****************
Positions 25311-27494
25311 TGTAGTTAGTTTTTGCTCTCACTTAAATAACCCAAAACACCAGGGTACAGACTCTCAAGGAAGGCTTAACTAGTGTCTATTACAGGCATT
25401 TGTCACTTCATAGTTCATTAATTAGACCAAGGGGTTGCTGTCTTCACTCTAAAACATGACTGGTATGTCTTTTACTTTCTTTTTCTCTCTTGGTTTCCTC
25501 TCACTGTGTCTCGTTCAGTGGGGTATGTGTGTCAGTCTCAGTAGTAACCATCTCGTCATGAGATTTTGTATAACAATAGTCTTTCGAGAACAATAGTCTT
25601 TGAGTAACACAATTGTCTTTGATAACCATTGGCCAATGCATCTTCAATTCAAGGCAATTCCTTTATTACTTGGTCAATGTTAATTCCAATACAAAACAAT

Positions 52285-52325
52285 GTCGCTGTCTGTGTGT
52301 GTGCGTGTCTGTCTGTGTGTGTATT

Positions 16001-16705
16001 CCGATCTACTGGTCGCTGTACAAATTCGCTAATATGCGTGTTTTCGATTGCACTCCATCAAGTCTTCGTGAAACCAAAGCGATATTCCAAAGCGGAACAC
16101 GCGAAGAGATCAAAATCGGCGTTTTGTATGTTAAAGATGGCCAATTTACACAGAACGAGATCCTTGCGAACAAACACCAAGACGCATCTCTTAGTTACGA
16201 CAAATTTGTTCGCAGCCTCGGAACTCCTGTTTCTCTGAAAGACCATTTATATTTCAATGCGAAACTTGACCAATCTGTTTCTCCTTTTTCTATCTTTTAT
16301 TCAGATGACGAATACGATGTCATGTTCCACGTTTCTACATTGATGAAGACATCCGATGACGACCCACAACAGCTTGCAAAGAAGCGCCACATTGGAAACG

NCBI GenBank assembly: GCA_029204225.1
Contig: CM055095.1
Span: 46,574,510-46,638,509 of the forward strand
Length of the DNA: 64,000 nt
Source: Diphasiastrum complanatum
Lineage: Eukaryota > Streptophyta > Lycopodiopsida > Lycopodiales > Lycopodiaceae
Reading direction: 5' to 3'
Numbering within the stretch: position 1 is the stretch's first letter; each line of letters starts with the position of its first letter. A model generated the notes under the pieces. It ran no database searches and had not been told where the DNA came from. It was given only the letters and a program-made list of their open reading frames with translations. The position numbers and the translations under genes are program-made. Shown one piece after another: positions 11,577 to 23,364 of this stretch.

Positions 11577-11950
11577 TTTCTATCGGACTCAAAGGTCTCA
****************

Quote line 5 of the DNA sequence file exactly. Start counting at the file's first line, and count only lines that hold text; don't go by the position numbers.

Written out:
25601 TGAGTAACACAATTGTCTTTGATAACCATTGGCCAATGCATCTTCAATTCAAGGCAATTCCTTTATTACTTGGTCAATGTTAATTCCAATACAAAACAAT